The American version of The Office is one of my favorite TV shows, and I’ve watched it from beginning to end at least a dozen times. A big appeal is that unlike many American sitcoms, it has a fairly diverse cast. Certain parts of the show have aged poorly (Steve Carell’s Michael Scott uses both the f- and t-slurs), but in general the show celebrates all kinds of people, and makes a point of showing that an ignorant comment is just that, ignorant.
Indians make up about .9% of the American population, and are one of the fastest growing groups (according to the 2010 census). While some Indian artists, such as actor Kal Penn, have made headway, few Indians appear on screen. Prior to Mindy Kaling’s starring role on The Mindy Project (2012) and Priyanka Chopra’s starring role in Quantico (2015), I can’t think of any Indians in lead roles except for the actors in NBC’s disastrous show Outsourced (2010). Although even a show that dealt in stereotypes like Outsourced was appreciated by some, because it was far more representation than had been on American TV.
Speaking of Mindy Kaling, she was a writer for The Office beginning with Season 1 in 2004, and also played the character Kelly Kapoor. She wrote the Season 3 episode “Dilwali,” in which her co-workers join her for a Dilwali celebration. Michael Scott makes several blunders (as does Angela (Angela Kinsey), who is also portrayed in a negative light), but in general the characters are respectful and interested in the event.
“Dilwali” is remarkable and fun for how well it fits into the show’s universe. The cast had already participated in multiple celebrations such as Halloween and Christmas, and had also visited outside locations as a group, such as an ice skating rink. Kelly is happy to share her traditions, although when questioned about them, she has a difficult time going into detail. However, this does get at the idea that it’s not the other person’s job to educate. Ask for some basic information and then do your own research. (Which another character, Dwight [Rainn Wilson]) does. None of the Christian characters are pressed to explain Christmas.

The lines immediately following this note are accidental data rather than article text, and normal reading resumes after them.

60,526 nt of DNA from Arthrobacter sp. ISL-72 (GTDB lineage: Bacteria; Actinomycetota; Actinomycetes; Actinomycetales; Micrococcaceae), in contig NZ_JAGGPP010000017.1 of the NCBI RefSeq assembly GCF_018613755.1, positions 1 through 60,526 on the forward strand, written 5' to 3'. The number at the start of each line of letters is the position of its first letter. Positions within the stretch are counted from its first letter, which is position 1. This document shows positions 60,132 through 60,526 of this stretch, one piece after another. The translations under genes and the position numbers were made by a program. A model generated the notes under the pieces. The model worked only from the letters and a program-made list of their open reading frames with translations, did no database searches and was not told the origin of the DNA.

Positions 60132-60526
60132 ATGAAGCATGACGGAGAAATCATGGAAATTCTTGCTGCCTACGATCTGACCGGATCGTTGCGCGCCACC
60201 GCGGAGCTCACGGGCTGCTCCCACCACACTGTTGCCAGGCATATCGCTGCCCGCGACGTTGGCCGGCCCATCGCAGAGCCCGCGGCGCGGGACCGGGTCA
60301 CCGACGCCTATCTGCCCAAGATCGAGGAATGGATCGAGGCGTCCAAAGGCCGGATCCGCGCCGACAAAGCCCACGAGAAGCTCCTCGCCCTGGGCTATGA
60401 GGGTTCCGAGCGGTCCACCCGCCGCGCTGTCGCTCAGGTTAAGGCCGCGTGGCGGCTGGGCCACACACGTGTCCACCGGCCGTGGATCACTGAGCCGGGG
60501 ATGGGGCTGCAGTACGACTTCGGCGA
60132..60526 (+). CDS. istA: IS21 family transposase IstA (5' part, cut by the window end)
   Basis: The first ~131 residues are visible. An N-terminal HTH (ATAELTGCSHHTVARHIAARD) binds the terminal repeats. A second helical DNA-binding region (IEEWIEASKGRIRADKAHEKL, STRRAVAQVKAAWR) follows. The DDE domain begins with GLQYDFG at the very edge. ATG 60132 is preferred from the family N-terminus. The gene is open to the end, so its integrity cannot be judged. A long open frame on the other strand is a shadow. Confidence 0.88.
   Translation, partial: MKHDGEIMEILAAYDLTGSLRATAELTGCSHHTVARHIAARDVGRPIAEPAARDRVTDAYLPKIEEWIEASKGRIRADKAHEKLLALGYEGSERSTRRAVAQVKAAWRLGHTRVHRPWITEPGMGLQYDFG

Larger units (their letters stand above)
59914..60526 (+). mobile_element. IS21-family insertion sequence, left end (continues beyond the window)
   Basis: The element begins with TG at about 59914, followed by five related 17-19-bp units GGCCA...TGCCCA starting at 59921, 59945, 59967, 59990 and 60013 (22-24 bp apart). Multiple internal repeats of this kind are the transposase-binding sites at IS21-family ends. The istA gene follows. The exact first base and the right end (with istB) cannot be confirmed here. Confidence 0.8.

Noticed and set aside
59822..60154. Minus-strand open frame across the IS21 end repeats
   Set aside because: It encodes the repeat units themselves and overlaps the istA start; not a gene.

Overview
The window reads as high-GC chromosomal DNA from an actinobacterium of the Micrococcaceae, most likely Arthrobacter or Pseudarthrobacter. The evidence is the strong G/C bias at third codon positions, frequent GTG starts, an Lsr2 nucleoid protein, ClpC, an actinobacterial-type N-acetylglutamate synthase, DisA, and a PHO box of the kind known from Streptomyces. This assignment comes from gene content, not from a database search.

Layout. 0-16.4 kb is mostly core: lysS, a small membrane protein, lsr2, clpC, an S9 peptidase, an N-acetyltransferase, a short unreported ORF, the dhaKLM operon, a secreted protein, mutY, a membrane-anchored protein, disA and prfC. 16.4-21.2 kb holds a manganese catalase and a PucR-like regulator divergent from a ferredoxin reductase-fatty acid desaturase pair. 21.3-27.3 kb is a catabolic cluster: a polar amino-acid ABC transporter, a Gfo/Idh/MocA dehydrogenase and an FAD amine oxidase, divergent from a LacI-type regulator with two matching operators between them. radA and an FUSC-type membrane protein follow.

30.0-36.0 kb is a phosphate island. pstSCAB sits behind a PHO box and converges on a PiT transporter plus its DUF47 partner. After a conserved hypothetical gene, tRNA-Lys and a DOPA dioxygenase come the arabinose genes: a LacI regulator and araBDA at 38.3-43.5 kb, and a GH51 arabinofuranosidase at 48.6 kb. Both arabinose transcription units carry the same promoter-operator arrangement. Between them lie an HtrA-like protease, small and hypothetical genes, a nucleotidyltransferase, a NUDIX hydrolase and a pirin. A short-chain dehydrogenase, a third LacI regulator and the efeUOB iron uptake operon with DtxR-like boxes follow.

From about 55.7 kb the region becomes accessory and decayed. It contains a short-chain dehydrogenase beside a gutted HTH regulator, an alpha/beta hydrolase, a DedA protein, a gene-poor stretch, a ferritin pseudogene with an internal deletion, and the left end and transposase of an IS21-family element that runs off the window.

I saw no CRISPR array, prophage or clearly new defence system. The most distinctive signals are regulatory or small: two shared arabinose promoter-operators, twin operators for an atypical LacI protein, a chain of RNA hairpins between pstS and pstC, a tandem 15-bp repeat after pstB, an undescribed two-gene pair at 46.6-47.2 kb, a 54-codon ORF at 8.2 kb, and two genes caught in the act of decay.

After Kelly invites everyone to the celebration, Michael holds a meeting so the office can learn more about Hinduism and Dilwali. This is a disaster because none of the characters know much and what they do know rests on stereotypes.
The actual celebration, held in a school gym, is packed, bright, and welcoming. Professional dancers fill in as extras, and familias Bollywood tunes play on the soundtrack. Kelly introduces her boyfriend to her parents, who disapprove of him. Michael has a nice chat with Kelly’s parents, until he insults them by asking if she will throw herself on a fire when he dies. Their disgust, especially Mrs. Kapoor’s (played by Kaling’s actual mother), is palpable.
This moment illustrates a common problem in America: What do we learn about other cultures? The most salacious parts. The Kama Sutra, sati, the Thuggee cult. The show paints Michael as ignorant and a buffoon, but he is not alone in thinking/asking that kind of question.
Food plays an important role in the episode. “I’m vegetarian, what can I eat?” Angela asks sharply, and is upset when she is told “it’s all vegetarian.” Michael mistakes a samosa for a s’more. In both instances, the characters look foolish. Angela refuses to try anything except bread, even though it meets her standards. Michael doesn’t pay attention to anything.
Later, Michael uses Dilwali to propose to his girlfriend (it is their ninth date; she says no) and later sings a song about Dilwali. The focus of the show is a white man, and so the focus of the episode must ultimately be on a white man.
Still, it’s a fun episode about a holiday and cultural that doesn’t appear often in American media. The show points out when someone is being insensitive or ignorant. The celebration is treated as simply a normal part of life, no different from any other office party. No different from any other celebration or community, period.